The motive of the individual is to get as much and give as little as possible. But for this motive, man could never have lifted himself above the brute. It causes him to invent methods of reducing labor, and, thus, with a given amount of energy expenditure, he constantly increases his productivity and raises his standard of living. But the get-much give-little motive not only leads to greater production, it also tempts man to take the production of others. Therefore, man must be governed for the social good. The law of competition is this government.

Competition is a world government. It reigns wherever there are exchanges and social relations among men. It has no capitol, but operates in every market place and over every counter. It detects the non-cooperator and the cheater and swiftly metes out condign [Appropriate to the crime or wrongdoing; fitting and deserved] punishment. It is the acme of fairness. It disciplines the rich as well as the poor, the great and the humble, with even-handed justice. This irks the would-be lawbreaker.

Generally speaking, competition is liked by buyers and disliked by sellers. Since all of us are both sellers and buyers, it may be seen that none of us counts the law of competition an unmixed blessing. We are not divided fifty-fifty, however, in our support of, or our aversion for the law, because some of us act more often as buyers and others act more often as sellers. A wage or salary worker may sell his services in a single sale covering a period of weeks, months or years, while he is a buyer several times a day. Naturally he is more buyer-conscious, and is generally called a consumer. Employers and merchandisers buy services or goods in larger quantities—fewer transactions—than they sell them. Hence they are more seller conscious, and among them are the greatest number of would be breakers of the law of competition.

Now, how does the law-breaking impulse find an escape from the strict and impartial law of competition? Paradoxically, it finds it in that which is commonly regarded as the law enforcing agency: political government. Through the centuries, the state has masqueraded as the upholder of law and order. But in fact, it is the great propagator of lawlessness and disorder. It would appear as the palladium of our liberties, whereas its laws and enactments tend continuously to destroy them. It is to the capitols of the world that the would-be breakers of the natural law look for devices to bias exchange in their favor. Being the supreme monopoly in its realm, the state is the mother of all other monopolies that plague mankind. But for its intervention in the economic affairs of men, no monopoly could endure but a brief period and at heavy cost to the projectors. Yet here, again, it presents itself as the protector of the people against monopoly. Does it not enact anti-monopoly laws to prove it to the unthinking? It does not reveal, however, how, through its power to tax, grant patents, licenses, subsidies, tariffs, preferentials, and, above all, by its control of the monetary system, it restrains competition and, thereby, establishes and maintains monopolies.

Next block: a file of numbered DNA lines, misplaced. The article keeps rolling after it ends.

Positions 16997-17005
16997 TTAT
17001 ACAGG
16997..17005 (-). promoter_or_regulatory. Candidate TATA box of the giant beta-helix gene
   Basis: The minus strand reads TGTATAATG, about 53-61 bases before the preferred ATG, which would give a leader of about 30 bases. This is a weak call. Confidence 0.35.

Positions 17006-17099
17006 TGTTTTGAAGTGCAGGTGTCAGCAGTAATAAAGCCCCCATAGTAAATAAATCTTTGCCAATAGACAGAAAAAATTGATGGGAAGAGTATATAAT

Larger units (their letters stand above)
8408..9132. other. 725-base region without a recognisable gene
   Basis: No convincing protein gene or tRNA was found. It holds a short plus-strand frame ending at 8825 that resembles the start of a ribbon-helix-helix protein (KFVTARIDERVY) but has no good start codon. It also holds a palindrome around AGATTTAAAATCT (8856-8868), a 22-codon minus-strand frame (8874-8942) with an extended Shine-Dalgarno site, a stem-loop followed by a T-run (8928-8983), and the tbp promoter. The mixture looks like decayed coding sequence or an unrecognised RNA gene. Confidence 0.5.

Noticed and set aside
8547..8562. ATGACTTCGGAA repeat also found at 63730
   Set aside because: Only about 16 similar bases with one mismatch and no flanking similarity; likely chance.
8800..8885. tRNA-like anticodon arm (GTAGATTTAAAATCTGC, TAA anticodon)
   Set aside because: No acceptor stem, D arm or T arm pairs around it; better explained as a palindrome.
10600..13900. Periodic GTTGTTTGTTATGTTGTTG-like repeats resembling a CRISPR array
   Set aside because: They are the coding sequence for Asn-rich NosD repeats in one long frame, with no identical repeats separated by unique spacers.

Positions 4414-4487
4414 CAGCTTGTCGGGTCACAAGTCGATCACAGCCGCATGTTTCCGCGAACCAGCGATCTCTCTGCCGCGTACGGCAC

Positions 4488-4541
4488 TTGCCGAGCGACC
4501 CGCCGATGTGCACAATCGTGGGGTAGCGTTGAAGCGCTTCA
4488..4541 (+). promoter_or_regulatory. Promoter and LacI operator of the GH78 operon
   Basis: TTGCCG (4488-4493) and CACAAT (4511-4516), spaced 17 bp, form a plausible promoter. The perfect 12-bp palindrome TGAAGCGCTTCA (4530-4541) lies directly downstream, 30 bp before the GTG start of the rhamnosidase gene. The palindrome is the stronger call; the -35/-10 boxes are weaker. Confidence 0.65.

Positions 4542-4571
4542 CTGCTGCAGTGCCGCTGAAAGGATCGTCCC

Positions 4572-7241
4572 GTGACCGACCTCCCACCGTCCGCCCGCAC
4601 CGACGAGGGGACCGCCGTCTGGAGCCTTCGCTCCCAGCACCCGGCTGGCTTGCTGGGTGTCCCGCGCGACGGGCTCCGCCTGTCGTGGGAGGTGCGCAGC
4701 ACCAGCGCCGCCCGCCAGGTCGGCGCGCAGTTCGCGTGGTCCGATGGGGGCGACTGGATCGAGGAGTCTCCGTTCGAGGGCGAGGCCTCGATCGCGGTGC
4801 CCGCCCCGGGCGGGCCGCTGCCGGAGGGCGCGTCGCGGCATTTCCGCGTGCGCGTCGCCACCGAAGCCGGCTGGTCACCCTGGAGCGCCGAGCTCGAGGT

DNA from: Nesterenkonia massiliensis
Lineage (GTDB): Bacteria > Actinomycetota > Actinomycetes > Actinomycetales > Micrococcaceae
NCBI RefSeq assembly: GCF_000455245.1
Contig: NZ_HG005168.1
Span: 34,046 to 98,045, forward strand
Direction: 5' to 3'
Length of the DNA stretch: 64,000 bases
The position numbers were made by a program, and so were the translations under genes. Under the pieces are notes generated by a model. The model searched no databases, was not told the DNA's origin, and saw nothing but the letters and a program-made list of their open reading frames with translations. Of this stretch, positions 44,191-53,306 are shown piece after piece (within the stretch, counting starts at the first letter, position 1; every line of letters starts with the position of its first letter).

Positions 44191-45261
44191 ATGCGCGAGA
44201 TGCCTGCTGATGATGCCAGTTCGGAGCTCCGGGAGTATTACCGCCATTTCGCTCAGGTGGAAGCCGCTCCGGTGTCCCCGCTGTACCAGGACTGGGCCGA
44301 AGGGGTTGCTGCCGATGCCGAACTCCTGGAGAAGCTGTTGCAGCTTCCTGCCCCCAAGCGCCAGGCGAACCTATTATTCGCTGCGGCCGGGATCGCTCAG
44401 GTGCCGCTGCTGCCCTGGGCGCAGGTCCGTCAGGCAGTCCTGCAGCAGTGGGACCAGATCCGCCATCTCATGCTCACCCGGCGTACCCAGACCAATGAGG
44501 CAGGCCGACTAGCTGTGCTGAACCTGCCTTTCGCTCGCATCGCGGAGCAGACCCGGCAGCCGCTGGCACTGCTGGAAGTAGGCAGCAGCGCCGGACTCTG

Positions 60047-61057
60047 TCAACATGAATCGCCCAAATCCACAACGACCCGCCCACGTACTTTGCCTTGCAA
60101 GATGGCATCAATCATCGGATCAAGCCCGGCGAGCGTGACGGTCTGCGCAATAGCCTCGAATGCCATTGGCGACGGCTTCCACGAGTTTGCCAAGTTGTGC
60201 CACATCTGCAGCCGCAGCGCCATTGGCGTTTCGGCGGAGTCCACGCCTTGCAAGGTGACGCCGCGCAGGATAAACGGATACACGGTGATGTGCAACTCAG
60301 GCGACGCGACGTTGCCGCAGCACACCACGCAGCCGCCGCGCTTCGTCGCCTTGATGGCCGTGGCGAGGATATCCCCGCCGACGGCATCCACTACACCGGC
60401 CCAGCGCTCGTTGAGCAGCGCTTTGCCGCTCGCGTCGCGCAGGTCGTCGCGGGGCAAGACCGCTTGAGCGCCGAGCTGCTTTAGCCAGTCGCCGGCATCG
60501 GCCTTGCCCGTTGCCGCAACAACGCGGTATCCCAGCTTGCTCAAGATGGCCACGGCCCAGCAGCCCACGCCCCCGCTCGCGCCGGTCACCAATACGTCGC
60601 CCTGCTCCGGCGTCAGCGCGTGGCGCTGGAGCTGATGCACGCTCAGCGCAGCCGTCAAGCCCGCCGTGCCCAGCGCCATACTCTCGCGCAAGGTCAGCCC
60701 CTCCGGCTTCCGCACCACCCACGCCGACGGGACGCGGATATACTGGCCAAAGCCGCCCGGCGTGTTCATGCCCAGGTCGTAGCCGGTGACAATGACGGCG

Through its power to bias exchange in favor of pressure groups, the state attracts the lobbyists and special pleaders who do not like the natural law of competition applied to themselves. Their example is followed by more and more groups until, ultimately, unless curbed or thwarted, they must impair the personal enterprise system to the point of paralysis, with consequent dictatorship and social devolution.

The process is insidious, because it is only the minority among the citizenry who are seller conscious and tend to utilize the state in a conspiracy against competition. To organized groups within this minority, the politician looks for election, because they can marshal votes or supply campaign funds. Usually, not more than half the qualified electors go to the polls, thus making it possible for approximately one quarter of the total to decide the election. So-called democracy—in the political sphere—functions, not by the rule of the majority, but by the rule of organized minorities. Among these minorities are, of course, many dupes, who gain no special advantage therefrom, but fall in the class of the great majority who are exploited thereby. Thus it is possible for minority groups within the minority to prostitute the state and render it the enemy of the natural order.

These attacks upon the personal enterprise system are invariably made under the pretense of aiding it. Witness the statement of President Truman in his message of July 30, 1948, to the Congress:

We are now challenged to carry out the pledge to the American people contained in the Employment Act of 1946 that it shall be the policy of our Government to "utilize all its plans, functions and resources...to promote maximum employment, production and purchasing power" in an economy of free enterprise.

Here is stated in concise language the purpose of Congress and the Executive to deliver the kiss of death to competitive enterprise, since every measure to “promote” competitive enterprise acts but to further distort it. There would be no unemployment or failure of production or purchasing power but for the intervention of government in free and competitive enterprise.